prisons, jails and y2kwho will be responsible?greenspun.com : LUSENET : TimeBomb 2000 (Y2000) : One Thread
Has anyone gotten 'hard' info about how the prison population will be maintained/controlled? I have written to our y2k state administrator for the prisons and jails requesting info about this concern. Three weeks later and I've not even received an acknowledgement, let alone some kind of answer.
I'm sure we're not the only place to have a state prison, don't most states have some kind of prison?
If food, utlities etc. are disrupted what will be the problems keeping prisoners accustomed to t.v., sports, libraries, etc., controlled? Are there embedded chips in the door locks, manual overrides?
Please, no possible horror stories, I can create those all by myself. I really would be very appreciative hearing about contingency plans that might be in place in your area.
-- mimi shawe (firstname.lastname@example.org), March 21, 1999
I attended a recent Y2K community meeting in Anamosa, Iowa. Unfortunately, the scheduled representative from the state prison located there was unable to attend. I do not know why - no reason was given.
However, one of the other panelists said he had spoken with someone at the prison and was assured that 'the doors would default to closed.'
A good laugh was had by all and then they moved on to next topic of humor.
Here's what I would have liked to have heard a prison representative say:
"The state prison in Anamosa is required at all times to maintain the capability to 'go it alone' for a 30 day period. This includes backup electrical power, food, water, heating facilities and other such items. Specific to Y2K, we are extending this capability to a minimum of six months. We are also making provisions for the safe and adequet housing and transportation of prison staff and their families should that be required. Further, the Anamosa state prison will be under strict lockdown from December 1999 through February 2000 to facilitate the maintenance of the prison population during the critical rollover period. The prison staff has been working closely with state and federal officials to identify potential risks and develop contingency plans where necessary."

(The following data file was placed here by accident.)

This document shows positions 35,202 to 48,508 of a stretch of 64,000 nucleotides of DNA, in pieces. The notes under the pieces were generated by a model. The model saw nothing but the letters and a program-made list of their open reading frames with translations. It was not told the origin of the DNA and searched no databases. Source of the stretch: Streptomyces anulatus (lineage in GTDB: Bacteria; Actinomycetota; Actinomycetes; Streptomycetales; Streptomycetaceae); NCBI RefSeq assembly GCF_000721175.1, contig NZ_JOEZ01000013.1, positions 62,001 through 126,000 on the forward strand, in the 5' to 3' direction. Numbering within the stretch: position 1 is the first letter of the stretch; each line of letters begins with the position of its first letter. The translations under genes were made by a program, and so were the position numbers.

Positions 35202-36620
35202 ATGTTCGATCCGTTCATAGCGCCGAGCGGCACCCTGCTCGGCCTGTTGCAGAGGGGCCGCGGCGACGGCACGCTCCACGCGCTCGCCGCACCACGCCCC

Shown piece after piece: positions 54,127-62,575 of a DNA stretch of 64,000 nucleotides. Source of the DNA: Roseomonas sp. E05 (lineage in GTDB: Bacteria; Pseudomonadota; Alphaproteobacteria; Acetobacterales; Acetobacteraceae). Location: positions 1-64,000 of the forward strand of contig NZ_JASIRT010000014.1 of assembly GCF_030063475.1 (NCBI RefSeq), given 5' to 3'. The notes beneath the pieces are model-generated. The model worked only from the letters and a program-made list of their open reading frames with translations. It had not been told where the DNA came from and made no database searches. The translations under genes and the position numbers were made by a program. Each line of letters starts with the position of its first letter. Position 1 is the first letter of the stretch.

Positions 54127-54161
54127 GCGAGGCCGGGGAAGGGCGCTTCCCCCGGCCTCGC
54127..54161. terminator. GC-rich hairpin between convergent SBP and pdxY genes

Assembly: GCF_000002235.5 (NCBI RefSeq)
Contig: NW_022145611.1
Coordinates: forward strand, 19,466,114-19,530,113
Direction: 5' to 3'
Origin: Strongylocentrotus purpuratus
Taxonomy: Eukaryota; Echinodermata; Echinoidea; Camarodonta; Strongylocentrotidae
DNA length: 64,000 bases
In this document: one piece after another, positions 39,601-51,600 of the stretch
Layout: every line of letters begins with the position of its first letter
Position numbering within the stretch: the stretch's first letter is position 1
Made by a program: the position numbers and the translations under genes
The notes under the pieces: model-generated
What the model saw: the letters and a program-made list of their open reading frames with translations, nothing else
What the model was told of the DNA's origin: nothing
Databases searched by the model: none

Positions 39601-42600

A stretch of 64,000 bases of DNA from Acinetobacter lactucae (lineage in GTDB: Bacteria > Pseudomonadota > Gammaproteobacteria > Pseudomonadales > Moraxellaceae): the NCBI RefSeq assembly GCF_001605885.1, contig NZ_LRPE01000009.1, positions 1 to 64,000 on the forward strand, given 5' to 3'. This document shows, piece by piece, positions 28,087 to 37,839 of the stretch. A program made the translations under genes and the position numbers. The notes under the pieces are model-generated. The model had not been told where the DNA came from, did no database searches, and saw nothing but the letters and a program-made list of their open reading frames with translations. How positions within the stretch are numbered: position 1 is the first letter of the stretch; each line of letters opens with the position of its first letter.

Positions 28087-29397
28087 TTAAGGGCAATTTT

Though this meeting was sponsored by two local banks, the failure of the prison rep to show up combined with the treatment of the subject as a joke by the other panelists did not exactly inspire confidence.
-- Arnie Rimmer (Arnie_Rimmer@usa.net), March 21, 1999.
That has been one of my concerns, too. I am wondering what will be done with prisoners if the grid goes down for a LONG time. Prisons can be expected to have a back up generator, but without fuel, that won't last long, neither will stores of food for an entire prison population. If indeed we suffer a #10, or even close, my fear is that the prison doors will be opened because of the inability to feed the inmates.
-- linda (email@example.com), March 21, 1999.
My guess,,,if it's near a 10 the non-violent prisoners will be released and the violent will " be taken care of ". Why turn guys like Manson ( charlie lives just down the road from me at Pelican Bay ) lose just to have to deal with him again? I think the death penalty will be greatly expanded and appeals cut to one. ( some thig like " no,,please ",,,bang! )
-- CT (firstname.lastname@example.org), March 21, 1999.
Dear CT: an insider at a CA prision whom I know has "heard" of certain emergency execution orders that are quite like your scenario. However, what WOULD happen if the backup power & supplies run out? Would the security personnel even show up for work after the 1st 2 or 3 weeks of lock down? What would you do? Stay home, right? I live within 20 to 50 miles in any direction of a correctional facility. We have our own contingency plan in case the doors don't lock shut.
Let's all pray for this NOT to happen.
-- JMorris (email@example.com), March 22, 1999.